The grotto at Vallon-Pont d'Arc in the Ardeche region of southern France, is a reproduction of the closely guarded Grotte Chauvet, which was granted World Heritage status last year.
The French president had already officially inaugurated the museum earlier this month and it officially opened to the public on Saturday.
The replica cave, which took a team of scientists two and a half years to create, will enable tourists from around the world to continue to see the frescos of painted animals without damaging the original cave.
Unique in the world for being such an identical and precise reproduction, the grotto has been built in the shape of a bear's paw, and stands just one kilometre away from the original site.
Inside the new grotto, which came a cost of €55 million visitors will be able to see more than a thousand drawings, including 425 animal figures of 14 different species, which have been meticulously reproduced.
The smell, humidity and even stalactites of the Grotte Chauvet have also been recreated to make the new site as authentic as can be.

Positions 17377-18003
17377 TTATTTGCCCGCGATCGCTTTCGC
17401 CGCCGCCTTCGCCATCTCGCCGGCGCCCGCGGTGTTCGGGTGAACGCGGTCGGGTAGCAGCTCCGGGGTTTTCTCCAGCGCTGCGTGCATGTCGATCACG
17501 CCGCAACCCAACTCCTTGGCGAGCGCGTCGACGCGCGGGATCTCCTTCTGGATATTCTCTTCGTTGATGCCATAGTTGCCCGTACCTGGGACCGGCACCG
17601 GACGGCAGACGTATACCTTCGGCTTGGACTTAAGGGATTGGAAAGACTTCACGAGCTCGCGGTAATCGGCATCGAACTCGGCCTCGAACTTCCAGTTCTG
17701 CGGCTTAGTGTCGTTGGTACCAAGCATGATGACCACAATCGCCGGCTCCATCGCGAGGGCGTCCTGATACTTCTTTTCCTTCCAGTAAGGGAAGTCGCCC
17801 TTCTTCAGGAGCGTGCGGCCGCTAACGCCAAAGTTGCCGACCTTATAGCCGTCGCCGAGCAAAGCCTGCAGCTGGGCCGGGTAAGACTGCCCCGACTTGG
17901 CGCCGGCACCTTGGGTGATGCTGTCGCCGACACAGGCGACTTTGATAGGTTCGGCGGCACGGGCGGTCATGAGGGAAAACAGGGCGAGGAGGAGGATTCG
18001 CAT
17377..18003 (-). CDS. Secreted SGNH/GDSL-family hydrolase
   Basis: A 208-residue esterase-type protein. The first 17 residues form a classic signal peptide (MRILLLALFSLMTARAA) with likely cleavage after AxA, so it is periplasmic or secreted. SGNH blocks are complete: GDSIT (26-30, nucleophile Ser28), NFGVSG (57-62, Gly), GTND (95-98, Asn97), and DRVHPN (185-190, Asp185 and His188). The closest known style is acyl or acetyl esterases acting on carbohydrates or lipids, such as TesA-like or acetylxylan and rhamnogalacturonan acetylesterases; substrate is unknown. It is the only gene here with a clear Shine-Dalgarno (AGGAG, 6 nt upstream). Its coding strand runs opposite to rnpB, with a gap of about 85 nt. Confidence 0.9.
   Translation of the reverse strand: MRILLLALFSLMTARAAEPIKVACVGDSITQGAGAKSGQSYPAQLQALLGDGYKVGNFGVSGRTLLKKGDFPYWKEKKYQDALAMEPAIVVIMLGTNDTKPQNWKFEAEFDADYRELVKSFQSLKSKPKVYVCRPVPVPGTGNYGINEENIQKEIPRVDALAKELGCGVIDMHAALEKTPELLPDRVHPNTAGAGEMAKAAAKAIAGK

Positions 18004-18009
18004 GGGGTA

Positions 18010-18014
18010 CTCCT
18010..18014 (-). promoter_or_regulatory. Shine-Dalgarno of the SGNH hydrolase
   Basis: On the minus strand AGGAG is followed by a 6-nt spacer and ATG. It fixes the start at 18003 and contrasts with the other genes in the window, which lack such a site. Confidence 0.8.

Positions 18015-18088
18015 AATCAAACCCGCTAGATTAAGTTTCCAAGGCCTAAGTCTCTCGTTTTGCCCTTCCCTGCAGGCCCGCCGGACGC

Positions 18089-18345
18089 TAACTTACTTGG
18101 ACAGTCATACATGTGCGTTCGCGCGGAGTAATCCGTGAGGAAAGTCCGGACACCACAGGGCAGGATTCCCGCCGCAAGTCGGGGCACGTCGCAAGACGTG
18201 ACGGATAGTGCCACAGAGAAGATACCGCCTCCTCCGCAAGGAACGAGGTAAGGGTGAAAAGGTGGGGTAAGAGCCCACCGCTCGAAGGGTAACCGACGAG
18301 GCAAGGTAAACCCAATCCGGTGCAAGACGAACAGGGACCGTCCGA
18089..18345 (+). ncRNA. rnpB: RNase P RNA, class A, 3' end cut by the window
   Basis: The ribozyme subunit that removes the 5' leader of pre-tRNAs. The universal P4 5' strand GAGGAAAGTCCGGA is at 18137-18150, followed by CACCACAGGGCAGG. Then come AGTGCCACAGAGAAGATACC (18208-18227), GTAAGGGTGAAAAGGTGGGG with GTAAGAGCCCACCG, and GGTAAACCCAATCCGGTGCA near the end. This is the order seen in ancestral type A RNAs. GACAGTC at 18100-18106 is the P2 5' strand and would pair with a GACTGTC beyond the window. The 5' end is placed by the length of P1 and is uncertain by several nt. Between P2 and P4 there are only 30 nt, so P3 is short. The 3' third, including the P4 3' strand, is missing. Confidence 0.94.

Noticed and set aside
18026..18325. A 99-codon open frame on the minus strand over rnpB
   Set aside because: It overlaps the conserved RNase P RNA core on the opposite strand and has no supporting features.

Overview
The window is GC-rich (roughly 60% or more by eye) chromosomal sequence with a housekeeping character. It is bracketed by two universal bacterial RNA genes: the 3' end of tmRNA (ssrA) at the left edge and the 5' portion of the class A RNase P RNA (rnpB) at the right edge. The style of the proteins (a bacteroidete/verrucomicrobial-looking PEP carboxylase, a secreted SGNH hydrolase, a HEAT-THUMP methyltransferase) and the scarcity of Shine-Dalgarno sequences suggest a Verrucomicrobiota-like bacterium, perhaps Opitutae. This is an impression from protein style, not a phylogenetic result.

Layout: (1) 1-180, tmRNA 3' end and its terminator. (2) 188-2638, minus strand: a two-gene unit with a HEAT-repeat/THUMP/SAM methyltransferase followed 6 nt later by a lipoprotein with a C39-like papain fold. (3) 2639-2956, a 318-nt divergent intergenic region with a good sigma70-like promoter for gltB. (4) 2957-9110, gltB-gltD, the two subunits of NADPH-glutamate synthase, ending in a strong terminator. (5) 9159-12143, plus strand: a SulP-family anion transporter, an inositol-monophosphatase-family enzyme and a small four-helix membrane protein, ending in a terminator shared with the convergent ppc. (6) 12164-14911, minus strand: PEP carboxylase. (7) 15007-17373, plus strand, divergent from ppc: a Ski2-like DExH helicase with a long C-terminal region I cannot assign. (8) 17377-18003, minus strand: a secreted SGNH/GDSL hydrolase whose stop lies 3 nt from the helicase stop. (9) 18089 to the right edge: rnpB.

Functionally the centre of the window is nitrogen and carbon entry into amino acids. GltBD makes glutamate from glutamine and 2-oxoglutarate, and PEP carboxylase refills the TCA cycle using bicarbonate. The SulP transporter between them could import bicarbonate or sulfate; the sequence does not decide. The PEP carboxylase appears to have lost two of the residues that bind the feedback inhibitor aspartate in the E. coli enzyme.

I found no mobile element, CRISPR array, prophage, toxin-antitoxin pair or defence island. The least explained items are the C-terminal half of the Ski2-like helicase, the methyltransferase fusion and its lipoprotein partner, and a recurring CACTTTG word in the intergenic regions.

The visitor walks down a long ramp to get into the building housing the replica, entering a darkened, cool and humid place that mirrors conditions in the grotto.
Then just like in the real cave, people stick to a walkway that takes them past replica bones and the skull of an Alpine ibex, a species of wild goat.
The drawings reveal themselves as the visitors walk further into the fake cave, a total of 1,000 paintings including 425 animals — including bears, rhinos, big cats, owls.
These have been reproduced using charcoal, just like our Aurignacian ancestors did some 36,000 years ago.
Using ultra-modern techniques such as 3D imaging, engineers, sculptors, painters and visual artists faithfully reproduced the paintings.
A team of 10 people in Paris also worked for four years to reproduce stalactites, stalagmites and other formations present in the Grotte Chauvet itself.
Authorities hope that the giant replica will attract some 350,000 visitors a year.
The original Chauvet grotto was preserved for more than 20,000 years thanks to the fallen rocks, which blocked its entrance.
The grotto was discovered on the 18th December 1994 by amateur potholers: Jean-Marie Chauvet, Eliette Brunel et Christian Hillaire.
If you are wondering how important the grotto is, then the words of Philippe Lalliot France's envoy to Unesco, should leave you in no doubt.
"I had the chance, I should say the privilege, to visit the cave… and I was literally stunned by what I saw, which revolutionizes our views of our origins," said Lalliot after the Unesco vote last year.
A French lawmaker for the Ardeche, Pascal Terrasse, also described the cave as "a first cultural act".
"This artist has now been recognized," Terrasse said. "May he forgive us for waiting 36,000 years to recognize his work."
by Chloé Farand